A plant-hare model subjected by the effect of impulses is studied in this paper. Sufficient conditions are obtained for the existence of at least one positive periodic solution. 1. Introduction Classical predator-prey model has been well studied (e.g., see [1–8] and the references cited therein). To explore the impact of plant toxicity on the dynamics of plant-hare interactions, Gao and Xia [9] consider a nonautonomous plant-herbivore dynamical system with a toxin-determined functional response: where denotes the density of plant at time , denotes the herbivore biomass at time , is the plant intrinsic growth rate at time , is the per capita rate of herbivore death unrelated to plant toxicity at time , is the conversion rate at time , is the encounter rate per unit plant, is the fraction of food items encountered that the herbivore ingests, is the carrying capacity of plant, measures the toxicity level, and is the time for handing one unit of plant. To explore the impact of environmental factors (e.g., seasonal effects of weather, food supplies, mating habits, harvesting, etc.), the assumption of periodicity of parameters is more realistic and important. To this reason, they assumed that , , and are continuously positive periodic functions with period and , , , , are five positive real constants. However, birth of many species is an annual birth pulse, for having more accurate description of the system, we need to consider using the impulsive differential equations. To see how impulses affect the differential equations, for examples, one can refer to [10–17]. Motivated by the above-mentioned works, in this paper, we consider the above system with impulses: where the assumptions on , , , , , , , and are the same as before, , is a strictly increasing sequence with , and . We further assume that there exists a such that and for . Without loss of generality, we will assume for , and ; hence . 2. Preliminaries In this section, we cite some definitions and lemmas. Let denote the space of -periodic functions which are continuous for , are continuous from the left for , and have possible discontinuities of the first kind at points ; that is, the limit from the right of exists but may be different from the value at . We also denote . For the convenience, we list the following definitions and lemmas. Definition 1 (see [10]). The set is said to be quasi-equicontinuous in if for any there exists a such that if ; ; and , then Lemma 2 (see [10]). The set is relatively compact if and only if (1) is bounded, that is, , for each , and some ;(2) is quasi-equicontinuous in
Y. Li, “Periodic solutions of a periodic delay predator-prey system,” Proceedings of the American Mathematical Society, vol. 127, no. 5, pp. 1331–1335, 1999.
Y. Song, Y. Peng, and J. Wei, “Bifurcations for a predator-prey system with two delays,” Journal of Mathematical Analysis and Applications, vol. 337, no. 1, pp. 466–479, 2008.
Y.-H. Xia, “Periodic solution of certain nonlinear differential equations: via topological degree theory and matrix spectral theory,” International Journal of Bifurcation and Chaos in Applied Sciences and Engineering, vol. 22, no. 8, Article ID 940287, 2012.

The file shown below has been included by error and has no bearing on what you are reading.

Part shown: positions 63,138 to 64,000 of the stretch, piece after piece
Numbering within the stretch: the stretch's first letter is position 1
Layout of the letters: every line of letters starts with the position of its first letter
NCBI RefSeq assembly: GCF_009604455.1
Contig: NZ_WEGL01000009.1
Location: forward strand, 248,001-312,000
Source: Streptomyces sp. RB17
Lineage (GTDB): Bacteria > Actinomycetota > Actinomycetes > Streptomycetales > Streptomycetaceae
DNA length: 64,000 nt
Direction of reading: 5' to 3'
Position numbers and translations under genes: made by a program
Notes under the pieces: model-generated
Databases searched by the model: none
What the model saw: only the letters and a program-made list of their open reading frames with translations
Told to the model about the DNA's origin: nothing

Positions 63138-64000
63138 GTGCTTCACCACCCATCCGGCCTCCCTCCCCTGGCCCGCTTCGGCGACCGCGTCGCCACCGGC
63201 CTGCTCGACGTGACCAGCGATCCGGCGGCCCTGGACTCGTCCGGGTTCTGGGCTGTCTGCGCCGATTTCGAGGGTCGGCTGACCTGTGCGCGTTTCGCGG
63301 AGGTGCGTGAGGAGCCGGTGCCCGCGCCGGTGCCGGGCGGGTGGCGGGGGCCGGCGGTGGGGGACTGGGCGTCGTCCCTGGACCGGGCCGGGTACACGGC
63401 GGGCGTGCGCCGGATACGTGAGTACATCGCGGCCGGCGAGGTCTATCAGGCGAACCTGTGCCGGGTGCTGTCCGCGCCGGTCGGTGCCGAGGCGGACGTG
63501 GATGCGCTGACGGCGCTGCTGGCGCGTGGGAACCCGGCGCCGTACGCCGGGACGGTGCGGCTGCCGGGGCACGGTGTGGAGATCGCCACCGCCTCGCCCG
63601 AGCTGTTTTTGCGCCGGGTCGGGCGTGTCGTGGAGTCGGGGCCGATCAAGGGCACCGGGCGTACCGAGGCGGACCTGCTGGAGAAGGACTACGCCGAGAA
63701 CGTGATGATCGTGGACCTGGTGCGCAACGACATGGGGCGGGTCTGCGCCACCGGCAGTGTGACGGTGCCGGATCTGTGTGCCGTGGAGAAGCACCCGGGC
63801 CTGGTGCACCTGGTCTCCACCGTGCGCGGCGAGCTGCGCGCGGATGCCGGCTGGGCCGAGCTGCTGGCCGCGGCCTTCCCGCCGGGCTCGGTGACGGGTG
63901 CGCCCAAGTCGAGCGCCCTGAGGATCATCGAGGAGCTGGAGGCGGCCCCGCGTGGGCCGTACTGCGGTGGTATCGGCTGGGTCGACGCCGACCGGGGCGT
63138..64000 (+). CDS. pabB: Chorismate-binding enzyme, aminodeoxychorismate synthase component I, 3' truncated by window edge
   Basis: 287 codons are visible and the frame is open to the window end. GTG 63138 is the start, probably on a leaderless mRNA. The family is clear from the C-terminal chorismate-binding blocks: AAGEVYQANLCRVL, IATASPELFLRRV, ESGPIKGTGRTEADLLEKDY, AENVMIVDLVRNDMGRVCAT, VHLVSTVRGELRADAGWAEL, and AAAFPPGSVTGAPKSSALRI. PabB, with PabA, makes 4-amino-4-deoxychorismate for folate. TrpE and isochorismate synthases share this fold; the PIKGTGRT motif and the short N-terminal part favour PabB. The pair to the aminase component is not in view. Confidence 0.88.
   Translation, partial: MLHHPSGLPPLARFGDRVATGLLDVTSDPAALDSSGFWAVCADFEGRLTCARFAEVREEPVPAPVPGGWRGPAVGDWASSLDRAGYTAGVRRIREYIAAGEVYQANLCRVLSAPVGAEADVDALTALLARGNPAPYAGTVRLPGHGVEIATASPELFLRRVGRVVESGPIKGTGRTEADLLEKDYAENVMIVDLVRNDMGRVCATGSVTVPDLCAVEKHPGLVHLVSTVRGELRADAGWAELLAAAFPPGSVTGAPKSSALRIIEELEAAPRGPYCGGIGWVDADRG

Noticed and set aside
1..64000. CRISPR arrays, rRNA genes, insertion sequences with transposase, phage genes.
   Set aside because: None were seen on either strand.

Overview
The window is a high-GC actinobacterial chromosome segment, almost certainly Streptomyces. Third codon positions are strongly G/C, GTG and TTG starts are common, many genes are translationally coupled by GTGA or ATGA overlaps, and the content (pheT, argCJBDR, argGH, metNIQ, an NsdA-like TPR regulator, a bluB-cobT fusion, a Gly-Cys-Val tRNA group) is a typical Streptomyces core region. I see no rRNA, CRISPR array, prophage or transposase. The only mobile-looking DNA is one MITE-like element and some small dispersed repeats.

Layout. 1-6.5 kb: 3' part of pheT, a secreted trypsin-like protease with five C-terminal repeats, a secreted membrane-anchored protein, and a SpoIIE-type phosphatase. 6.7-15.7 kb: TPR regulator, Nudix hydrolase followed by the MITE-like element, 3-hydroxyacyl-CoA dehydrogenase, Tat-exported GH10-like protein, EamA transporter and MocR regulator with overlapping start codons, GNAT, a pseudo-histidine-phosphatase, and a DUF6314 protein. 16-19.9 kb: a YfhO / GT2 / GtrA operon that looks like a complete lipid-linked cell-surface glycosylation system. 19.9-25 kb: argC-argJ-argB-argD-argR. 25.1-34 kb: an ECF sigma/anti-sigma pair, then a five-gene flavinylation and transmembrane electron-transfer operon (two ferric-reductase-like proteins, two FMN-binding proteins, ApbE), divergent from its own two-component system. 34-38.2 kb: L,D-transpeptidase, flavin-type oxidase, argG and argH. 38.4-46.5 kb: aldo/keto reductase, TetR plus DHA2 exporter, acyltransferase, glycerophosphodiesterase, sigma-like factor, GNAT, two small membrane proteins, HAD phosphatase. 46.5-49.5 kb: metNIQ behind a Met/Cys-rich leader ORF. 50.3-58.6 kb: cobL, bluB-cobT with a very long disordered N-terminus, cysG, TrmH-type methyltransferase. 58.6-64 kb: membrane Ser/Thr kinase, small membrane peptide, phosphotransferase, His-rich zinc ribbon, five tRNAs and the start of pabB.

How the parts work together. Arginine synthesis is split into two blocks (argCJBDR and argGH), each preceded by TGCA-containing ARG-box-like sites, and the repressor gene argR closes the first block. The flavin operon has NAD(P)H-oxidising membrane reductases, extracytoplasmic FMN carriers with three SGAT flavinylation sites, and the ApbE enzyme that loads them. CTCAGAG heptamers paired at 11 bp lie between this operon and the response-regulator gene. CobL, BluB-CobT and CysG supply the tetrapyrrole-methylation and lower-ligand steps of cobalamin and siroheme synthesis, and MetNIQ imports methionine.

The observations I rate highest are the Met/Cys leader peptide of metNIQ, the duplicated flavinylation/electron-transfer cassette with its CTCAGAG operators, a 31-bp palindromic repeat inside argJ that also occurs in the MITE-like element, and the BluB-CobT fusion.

T. Zhang, J. Liu, and Z. Teng, “Stability of Hopf bifurcation of a delayed SIRS epidemic model with stage structure,” Nonlinear Analysis: Real World Applications, vol. 11, no. 1, pp. 293–306, 2010.
Z. Zhang and J. Luo, “Multiple periodic solutions of a delayed predator-prey system with stage structure for the predator,” Nonlinear Analysis: Real World Applications, vol. 11, no. 5, pp. 4109–4120, 2010.
M. Fan, Q. Wang, and X. Zou, “Dynamics of a non-autonomous ratio-dependent predator-prey system,” Proceedings of the Royal Society of Edinburgh A, vol. 133, no. 1, pp. 97–118, 2003.
H.-F. Huo, “Periodic solutions for a semi-ratio-dependent predator-prey system with functional responses,” Applied Mathematics Letters, vol. 18, no. 3, pp. 313–320, 2005.
D. Ba？nov and P. Simeonov, Impulsive Differential Equations: Periodic Solutions and Applications, vol. 66 of Pitman Monographs and Surveys in Pure and Applied Mathematics, Longman Scientific & Technical, Harlow, UK, 1993.
Q. Wang, B. Dai, and Y. Chen, “Multiple periodic solutions of an impulsive predator-prey model with Holling-type IV functional response,” Mathematical and Computer Modelling, vol. 49, no. 9-10, pp. 1829–1836, 2009.
L. Mahto, S. Abbas, and A. Favini, “Analysis of Caputo impulsive fractional order differential equations with applications,” International Journal of Differential Equations, vol. 2013, Article ID 704547, 11 pages, 2013.
A. M. A. El-Sayed, E. Ahmed, and H. A. A. El-Saka, “Dynamic properties of the fractional-order logistic equation of complex variables,” Abstract and Applied Analysis, vol. 2012, Article ID 251715, 12 pages, 2012.
J. Hui and L. S. Chen, “Existence of positive periodic solution of periodic time-dependent predator-prey system with impulsive effects,” Acta Mathematica Sinica (English Series), vol. 20, no. 3, pp. 423–432, 2004.
Y. Shao, P. Li, and G. Tang, “Dynamic analysis of an impulsive predator-prey model with disease in prey and Ivlev-type functional response,” Abstract and Applied Analysis, vol. 2012, Article ID 750530, 20 pages, 2012.
J. O. Alzabut and T. Abdeljawad, “Exponential boundedness for solutions of linear impulsive differential equations with distributed delay,” International Journal of Pure and Applied Mathematics, vol. 34, no. 2, pp. 203–217, 2007.
J. O. Alzabut and T. Abdeljawad, “On existence of a globally attractive periodic solution of impulsive delay logarithmic population model,” Applied Mathematics and Computation, vol. 198, no. 1, pp. 463–469, 2008.
R. E. Gaines and J. L. Mawhin, Coincidence Degree, and Nonlinear Differential Equations, vol. 568 of Lecture Notes in Mathematics, Springer, Berlin, Germany, 1977.